Hair – it’s a part of who we are, how we define ourselves, the image we present to the world. Whether you have long, short, straight, curly, thinning, colored, permed or no hair at all. Some people change their hair like their clothes – following the trends or making bold changes just for the fun of it. Some people haven’t changed their hairstyle since high school. Some people hide their grey and others wear it proudly. Some truly believe a comb over isn’t noticeable, some go bald with confidence, and others just shave it all off. Some spend a LOT of time styling each day making their straight hair curly or their curly hair straight – using tools and product that I don’t even know exist. Some just wash and go. Hair is a multi-billion dollar industry. People are famous for their hair – Donald Trump, Jennifer Aniston, Dorothy Hamil, Yul Brenner…
Kids can get sent home from school for dyeing their hair the ‘wrong’ color. That’s always seemed ridiculous to me – there are SO many worse things that kids could do – what’s wrong with them playing with the one non-permanent thing they have control over. If my kid wants to dye his/her hair purple and wear a mohawk – I’ll support it. A tattoo, on the other hand…my kids think you have to be 35 before you’re allowed. Shhh…don’t tell them. But hair…it can be changed.
My husband’s barberess (that may not be a word, but yes, a woman…in a barber shop) recently shaved her head. She had long hair – almost to her tush and without it, she looks very different (my husband tells me, anyway). She explained that it was an act of ‘letting go’ and starting over. I’m not sure if she explained it as a part of her Bhuddist practice, but I suspect it has something to do with it. She wears her baldness confidently and proudly – stating ‘It’s just hair. It grows back.’ She’s right – for most of us, at least. I thought this was an amazing example, though, of letting go of something that we all hold to be so critically important to our image of ourselves – something that we use to define ourselves to others. Ultimately, it’s not our hair that defines us, but our thoughts, actions, and relationships. But we live in a society that places so much value on outward appearance – so it’s hard for me to imagine letting go of it so easily. Of being so vulnerable to those social judgements, by choice.
I lost some of my hair pre-surgery – thanks to Dr. Miller’s skill with a razor. I lost some more of my hair for surgery itself – maybe Dr. Miller again. I lost even more of my hair starting week 3 of radiation treatment. Losing your hair in ‘handfuls’ is a very odd and disconcerting experience, I’ll admit. I hid my strange bald patterns under a hat – mostly because I was cold with the middle of my head being bald, but I was also very self-conscious about my reverse monk style. My hair is longish, but it’s thin – so even though the bald spots (just over my ears, all the way around my head) were largely hidden by the hair I had left, it was still quite apparent. I didn’t lose it all – and I wonder if I had whether I would have worn a wig. It’s really hard to say unless you’re in the situation – looking at yourself, bald in the mirror. But I think I would have forgone the wig.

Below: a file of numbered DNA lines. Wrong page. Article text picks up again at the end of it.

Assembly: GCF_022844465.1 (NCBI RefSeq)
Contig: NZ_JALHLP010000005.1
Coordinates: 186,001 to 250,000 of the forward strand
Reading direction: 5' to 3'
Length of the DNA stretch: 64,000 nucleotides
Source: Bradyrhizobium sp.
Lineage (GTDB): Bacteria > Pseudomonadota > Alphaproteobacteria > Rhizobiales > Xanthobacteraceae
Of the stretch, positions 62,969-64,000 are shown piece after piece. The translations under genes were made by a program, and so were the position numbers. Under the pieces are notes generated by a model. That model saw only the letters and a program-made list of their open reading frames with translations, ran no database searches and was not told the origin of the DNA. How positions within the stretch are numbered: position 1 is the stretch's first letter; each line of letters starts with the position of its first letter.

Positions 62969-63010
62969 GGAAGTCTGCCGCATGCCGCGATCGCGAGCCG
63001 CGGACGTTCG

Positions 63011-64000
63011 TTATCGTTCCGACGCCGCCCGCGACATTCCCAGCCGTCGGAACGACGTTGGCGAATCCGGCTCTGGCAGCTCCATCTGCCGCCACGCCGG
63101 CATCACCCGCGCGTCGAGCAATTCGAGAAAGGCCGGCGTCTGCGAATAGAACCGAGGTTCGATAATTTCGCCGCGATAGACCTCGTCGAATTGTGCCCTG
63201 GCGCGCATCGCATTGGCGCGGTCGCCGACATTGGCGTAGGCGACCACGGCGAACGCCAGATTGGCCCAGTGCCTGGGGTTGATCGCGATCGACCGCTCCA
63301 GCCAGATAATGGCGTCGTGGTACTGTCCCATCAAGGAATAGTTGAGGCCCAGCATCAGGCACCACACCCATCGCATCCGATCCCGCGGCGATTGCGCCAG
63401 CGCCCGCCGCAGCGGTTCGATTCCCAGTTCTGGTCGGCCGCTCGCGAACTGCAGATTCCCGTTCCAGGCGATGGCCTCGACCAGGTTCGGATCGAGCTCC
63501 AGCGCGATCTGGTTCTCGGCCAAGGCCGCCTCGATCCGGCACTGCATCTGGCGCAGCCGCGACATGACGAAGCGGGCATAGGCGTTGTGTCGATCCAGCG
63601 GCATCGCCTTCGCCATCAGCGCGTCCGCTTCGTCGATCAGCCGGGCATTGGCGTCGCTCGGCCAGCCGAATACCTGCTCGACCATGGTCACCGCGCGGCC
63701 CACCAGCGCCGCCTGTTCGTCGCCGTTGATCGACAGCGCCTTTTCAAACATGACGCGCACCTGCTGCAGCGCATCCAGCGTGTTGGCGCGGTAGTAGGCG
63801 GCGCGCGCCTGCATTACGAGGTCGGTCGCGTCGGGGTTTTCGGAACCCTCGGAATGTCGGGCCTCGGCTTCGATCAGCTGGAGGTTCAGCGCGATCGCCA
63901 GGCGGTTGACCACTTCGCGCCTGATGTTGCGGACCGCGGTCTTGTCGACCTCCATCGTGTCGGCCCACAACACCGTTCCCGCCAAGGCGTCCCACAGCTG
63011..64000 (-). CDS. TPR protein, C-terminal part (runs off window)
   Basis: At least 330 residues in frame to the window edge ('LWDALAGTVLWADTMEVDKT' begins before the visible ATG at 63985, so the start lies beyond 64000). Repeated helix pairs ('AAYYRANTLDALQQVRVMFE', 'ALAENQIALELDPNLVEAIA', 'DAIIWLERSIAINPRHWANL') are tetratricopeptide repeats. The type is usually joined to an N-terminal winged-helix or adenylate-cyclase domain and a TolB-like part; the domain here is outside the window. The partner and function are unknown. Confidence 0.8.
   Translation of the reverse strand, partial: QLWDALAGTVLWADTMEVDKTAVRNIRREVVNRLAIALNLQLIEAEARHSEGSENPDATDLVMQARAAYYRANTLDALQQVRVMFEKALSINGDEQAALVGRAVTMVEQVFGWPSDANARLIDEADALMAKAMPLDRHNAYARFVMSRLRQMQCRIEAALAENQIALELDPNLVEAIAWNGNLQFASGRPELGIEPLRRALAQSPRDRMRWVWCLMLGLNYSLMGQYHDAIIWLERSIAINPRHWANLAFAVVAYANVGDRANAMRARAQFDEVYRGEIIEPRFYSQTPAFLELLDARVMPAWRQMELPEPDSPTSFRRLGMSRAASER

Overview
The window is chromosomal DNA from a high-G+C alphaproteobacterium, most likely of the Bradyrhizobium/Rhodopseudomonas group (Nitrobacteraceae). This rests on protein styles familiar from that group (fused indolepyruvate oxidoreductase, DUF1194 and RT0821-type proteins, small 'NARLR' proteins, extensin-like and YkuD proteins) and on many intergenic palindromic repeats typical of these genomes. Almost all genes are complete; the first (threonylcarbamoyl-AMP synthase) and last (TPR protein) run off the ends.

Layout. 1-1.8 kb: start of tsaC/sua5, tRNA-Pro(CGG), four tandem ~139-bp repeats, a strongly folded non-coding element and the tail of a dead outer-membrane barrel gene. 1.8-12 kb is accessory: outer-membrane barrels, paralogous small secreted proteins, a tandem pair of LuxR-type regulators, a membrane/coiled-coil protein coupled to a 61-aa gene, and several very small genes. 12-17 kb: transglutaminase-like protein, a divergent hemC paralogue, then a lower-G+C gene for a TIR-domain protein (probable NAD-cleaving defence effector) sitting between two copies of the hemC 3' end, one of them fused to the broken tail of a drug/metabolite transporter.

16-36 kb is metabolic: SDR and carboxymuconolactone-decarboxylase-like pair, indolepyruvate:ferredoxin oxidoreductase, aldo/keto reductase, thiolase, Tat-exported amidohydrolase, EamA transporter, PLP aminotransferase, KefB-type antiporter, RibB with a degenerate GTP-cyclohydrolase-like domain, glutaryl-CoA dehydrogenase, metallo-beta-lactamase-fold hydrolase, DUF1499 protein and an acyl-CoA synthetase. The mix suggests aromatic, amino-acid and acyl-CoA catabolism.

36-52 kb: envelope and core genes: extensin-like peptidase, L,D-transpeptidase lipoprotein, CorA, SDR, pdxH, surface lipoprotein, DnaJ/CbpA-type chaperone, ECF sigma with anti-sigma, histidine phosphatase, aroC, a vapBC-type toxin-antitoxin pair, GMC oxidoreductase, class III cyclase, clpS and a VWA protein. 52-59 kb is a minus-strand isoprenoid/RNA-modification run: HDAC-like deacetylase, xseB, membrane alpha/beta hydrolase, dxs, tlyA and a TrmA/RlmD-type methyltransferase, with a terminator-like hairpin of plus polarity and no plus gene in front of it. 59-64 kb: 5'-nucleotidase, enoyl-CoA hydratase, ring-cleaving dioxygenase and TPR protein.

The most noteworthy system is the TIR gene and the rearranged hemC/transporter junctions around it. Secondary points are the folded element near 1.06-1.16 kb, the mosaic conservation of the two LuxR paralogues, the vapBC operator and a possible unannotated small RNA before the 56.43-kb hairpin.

I spent time worrying about whether my hair would 1. grow back at all 2. grow back a different color and 3. grow back a different texture. People have had experience with all 3 or a combination of the 3. I actually contemplated shaving the bottom half of my head, under the bald area. When I asked my Radiation Oncologist about my hair during one weekly appointment – he mentioned they have a way to address it with folks who have only lost part of their hair during treatment. I didn’t ask how – it likely involved more toxic chemicals and I decided to take the ‘wait and see’ approach.
Well, my hair is growing back the same color and texture as the rest of my hair (thank goodness). I only have one area where the hair seems to have given up altogether (i.e., I have a bald spot which will likely be permanent). But because of the different times and ways in which I experienced my hair loss (i.e. razor and falling out), I have hair that comes in all lengths – and it’s not just the way it’s cut/styled. The funniest spot is the ‘Alfalfa Sprout’ on the top of my head. I don’t wear a hat anymore – unless it’s for sun protection or because I haven’t made it to the shower yet and have to go out in public. Mostly, you can’t notice the oddness that is my hair and honestly, I don’t care – I earned that oddness and I’m embracing it proudly.
BUT, it’s time for a haircut. So…what to do? I’m afraid I’m not as bold as my husband’s barberess, so I have a more complex decision. Shorter to aggressively start to get to an ‘even’ length? Just a trim to reduce my split ends, but not lose so much weight that my crazy 2 inch long spots can’t be contained? Somewhere in the middle? Haircuts cause so much turmoil! I’m not very fussy about my hair – these days I’m usually a wash and go kind of person, but as it’s growing back – I’d like to have the chance to primp and preen if I so desire.
I’ll probably spend some time looking at hairstyle pictures in the next couple of days. I may go bolder, but it depends on my mood. I’m not hormonal at the moment, so I’ll likely make a well-researched, thoughtful decision (if you can do that with hair.) I am intrigued by the cool temporary colors available today and I’m not working in an office at the moment…so if there’s a time to go wild, it’s now. I’ll let you know how it all turns out on Friday.